This is the first of a series of observations from EnergyMakers’ New Mexico Deep SWD Report where we explore the practical capacity of New Mexico’s Deep SWD infrastructure and what operators and midstream players can expect going forward.
We look back to peak performance of deep SWDs (> 8,000 ft true vertical depth) at the end of 2019 – before the effects of the coronavirus and the 2020 industry downturn – probably a decent proxy for early 2021 (the beginning of the rebound).
Over 70% of deep regional injection takes place in the southern half of SE New Mexico (Eddy II and Lea IV), and this disparity is growing.
Injection rates in the southern half are almost 4 times greater than daily volumes handled by northern SWD wells, on a per-well basis.
While volumetric “runway”, or allowable volumetric growth (1 minus permitted max volume utilization) is over 65% in Northern deep SWD wells, Southern deep wells were using between 55-64% of their permitted max volumes, suggesting at most 36-45% volumetric growth according to allowable daily injection volumes (irrespective of pressure limitations.)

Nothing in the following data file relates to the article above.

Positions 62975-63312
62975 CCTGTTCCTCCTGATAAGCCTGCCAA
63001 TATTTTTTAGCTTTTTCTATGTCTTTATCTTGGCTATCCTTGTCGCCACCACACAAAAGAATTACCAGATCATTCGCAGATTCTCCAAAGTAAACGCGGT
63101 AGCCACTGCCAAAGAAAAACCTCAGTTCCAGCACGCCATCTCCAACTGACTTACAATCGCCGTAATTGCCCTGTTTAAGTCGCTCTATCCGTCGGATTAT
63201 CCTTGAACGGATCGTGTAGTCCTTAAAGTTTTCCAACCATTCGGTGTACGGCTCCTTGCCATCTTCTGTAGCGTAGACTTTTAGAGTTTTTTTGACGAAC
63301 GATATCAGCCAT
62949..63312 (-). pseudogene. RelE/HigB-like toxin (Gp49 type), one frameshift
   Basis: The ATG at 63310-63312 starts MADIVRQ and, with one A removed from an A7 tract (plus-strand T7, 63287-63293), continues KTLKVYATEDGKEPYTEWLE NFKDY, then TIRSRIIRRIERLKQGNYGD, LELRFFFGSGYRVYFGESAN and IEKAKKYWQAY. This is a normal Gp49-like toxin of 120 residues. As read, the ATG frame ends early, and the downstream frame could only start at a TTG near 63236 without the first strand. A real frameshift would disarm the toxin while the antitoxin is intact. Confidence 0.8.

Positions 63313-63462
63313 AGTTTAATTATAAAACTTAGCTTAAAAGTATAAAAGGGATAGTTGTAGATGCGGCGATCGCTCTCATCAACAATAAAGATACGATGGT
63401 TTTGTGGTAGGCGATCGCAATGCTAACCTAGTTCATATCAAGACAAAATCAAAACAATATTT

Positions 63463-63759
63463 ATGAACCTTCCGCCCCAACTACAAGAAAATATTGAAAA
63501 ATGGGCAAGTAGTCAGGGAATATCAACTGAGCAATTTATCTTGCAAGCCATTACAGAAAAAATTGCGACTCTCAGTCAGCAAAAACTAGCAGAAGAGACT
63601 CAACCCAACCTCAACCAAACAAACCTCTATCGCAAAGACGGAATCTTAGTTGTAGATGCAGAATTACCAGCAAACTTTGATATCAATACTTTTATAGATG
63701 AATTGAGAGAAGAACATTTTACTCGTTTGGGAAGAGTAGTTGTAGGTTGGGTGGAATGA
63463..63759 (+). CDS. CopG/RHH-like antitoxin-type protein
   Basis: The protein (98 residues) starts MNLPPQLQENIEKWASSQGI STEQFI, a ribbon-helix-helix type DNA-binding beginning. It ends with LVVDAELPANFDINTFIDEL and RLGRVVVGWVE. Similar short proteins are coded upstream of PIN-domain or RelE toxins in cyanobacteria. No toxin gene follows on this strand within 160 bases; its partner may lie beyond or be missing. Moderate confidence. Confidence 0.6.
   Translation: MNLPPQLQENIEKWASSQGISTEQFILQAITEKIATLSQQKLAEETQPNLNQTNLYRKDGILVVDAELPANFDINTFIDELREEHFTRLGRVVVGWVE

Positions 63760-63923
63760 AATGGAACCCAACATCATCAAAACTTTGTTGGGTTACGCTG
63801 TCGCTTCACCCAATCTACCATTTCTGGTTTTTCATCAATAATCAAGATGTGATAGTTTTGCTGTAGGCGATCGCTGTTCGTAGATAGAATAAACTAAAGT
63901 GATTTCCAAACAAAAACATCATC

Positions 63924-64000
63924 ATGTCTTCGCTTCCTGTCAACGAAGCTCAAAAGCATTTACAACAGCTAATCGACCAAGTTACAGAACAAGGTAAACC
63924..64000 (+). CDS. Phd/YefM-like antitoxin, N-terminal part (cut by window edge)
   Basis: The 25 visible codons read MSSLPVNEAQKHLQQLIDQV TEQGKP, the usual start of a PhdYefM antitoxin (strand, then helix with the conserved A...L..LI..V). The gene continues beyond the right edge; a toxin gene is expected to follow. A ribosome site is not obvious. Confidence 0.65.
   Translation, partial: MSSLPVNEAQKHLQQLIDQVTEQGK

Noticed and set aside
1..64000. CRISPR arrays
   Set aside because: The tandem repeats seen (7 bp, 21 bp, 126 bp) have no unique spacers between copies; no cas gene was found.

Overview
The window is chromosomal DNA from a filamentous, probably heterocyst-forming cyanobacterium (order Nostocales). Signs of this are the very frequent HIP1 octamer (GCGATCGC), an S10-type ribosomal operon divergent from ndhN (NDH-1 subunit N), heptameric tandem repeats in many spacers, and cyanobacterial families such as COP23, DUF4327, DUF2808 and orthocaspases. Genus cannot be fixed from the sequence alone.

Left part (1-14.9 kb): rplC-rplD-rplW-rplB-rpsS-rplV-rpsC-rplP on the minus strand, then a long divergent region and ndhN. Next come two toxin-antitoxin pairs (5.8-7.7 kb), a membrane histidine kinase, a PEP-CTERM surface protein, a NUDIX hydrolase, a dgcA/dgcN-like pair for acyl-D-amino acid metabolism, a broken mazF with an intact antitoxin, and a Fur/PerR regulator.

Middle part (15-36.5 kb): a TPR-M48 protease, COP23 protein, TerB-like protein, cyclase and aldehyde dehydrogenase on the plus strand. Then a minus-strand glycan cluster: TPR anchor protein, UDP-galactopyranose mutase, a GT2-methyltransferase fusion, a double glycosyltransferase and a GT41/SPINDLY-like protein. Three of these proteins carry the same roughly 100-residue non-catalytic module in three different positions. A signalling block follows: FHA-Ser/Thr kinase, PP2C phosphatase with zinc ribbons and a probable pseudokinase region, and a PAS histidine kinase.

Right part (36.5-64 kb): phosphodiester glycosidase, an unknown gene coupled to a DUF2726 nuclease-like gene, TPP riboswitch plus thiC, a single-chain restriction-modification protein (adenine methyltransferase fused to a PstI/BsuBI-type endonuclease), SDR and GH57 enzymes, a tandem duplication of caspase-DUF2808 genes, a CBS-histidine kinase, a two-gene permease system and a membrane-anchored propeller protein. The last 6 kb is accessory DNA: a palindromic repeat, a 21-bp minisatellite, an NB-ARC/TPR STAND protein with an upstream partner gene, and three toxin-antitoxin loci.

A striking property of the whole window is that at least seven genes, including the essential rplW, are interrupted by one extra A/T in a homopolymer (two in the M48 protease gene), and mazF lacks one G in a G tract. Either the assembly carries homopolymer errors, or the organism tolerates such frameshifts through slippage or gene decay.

Actual performance of these wells remains to be seen. While over 130 deep SWDs in the area are permitted to inject at 20,000 bbl/d or higher, less than 10 deep SWDs, or around 8%, were actually injecting at 20,000 bbl/d or higher.
Stay tuned for further updates, where we explore nearer-term constraints based on allowable surface pressure utilization, along with Energy Maker’s capacity estimates based on bottomhole pressure trends.